For my daughter’s event, the Internet assumed the role of research assistant. Our hunt was tedious and time-consuming, but after weeks of sorting through places and ideas online, the payoff came when one of Kathryn’s bridesmaids discovered our eventual wedding home.
Playa Fiesta had the feel of a well-kept secret. The white-stucco hotel gave a respectful nod to tradition but also boasted modern touches like private balconies with Jacuzzis; call it three parts Latin nostalgia, one part Mexican cool. We found it a true gem in today’s world of overly dressed-up mega-brand resorts. The 30-bedroom beachfront creation is a wedding-only property, and Lindsay Burgess, who owns the hotel with husband Adam, acts as the in-house wedding coordinator. I was comforted by their extensive experience.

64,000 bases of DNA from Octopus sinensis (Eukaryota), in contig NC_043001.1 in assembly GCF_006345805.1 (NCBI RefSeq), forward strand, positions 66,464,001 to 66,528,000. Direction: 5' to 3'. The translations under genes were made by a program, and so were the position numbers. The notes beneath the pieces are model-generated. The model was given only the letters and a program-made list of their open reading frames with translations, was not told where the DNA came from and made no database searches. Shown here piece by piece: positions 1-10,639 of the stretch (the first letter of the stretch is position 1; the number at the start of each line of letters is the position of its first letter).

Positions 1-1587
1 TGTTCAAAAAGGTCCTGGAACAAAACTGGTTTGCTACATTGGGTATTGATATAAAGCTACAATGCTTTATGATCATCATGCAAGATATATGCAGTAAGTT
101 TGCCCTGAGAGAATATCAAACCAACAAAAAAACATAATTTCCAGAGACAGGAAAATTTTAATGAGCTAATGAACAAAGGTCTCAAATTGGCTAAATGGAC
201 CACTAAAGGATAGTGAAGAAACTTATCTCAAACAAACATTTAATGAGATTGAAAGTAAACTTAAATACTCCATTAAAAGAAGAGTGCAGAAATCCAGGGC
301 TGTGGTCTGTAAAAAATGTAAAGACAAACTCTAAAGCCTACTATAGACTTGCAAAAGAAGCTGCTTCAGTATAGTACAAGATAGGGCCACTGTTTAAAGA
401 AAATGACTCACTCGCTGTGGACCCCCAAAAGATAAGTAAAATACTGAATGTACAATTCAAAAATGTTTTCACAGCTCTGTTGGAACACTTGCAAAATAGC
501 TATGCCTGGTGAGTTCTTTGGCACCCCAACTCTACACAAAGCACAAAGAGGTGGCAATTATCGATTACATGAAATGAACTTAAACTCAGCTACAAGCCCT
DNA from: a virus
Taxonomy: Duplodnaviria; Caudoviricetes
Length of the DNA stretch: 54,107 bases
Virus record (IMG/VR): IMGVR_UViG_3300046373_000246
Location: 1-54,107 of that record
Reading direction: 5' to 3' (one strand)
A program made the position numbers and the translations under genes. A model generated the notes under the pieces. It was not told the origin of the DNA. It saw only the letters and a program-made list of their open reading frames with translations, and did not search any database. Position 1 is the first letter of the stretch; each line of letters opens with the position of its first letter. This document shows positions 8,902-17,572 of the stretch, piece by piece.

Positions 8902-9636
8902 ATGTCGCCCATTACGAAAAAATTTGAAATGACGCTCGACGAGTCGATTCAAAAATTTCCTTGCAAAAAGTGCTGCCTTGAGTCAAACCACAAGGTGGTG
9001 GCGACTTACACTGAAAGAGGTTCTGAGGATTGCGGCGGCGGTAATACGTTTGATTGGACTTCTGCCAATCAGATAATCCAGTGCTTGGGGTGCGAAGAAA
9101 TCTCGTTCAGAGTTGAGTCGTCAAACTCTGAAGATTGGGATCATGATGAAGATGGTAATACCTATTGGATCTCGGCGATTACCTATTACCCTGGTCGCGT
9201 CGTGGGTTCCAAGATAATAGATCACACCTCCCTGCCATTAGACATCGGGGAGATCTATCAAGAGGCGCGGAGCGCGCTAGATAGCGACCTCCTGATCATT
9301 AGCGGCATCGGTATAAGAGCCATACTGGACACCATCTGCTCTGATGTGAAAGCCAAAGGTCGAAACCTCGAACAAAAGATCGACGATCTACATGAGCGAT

After finding our locale, our next concern was that Mark’s family and friends had traveled very little. Most had never applied for a passport, and Mark’s only surviving grandparent, Grandma Jo, had flown in an airplane only once before. It would be understandable if they didn’t want to deal with the hassle and expense that an international getaway entails. Thankfully, our fear quickly proved unfounded as family members and childhood friends happily signed on for the nontraditional nuptials.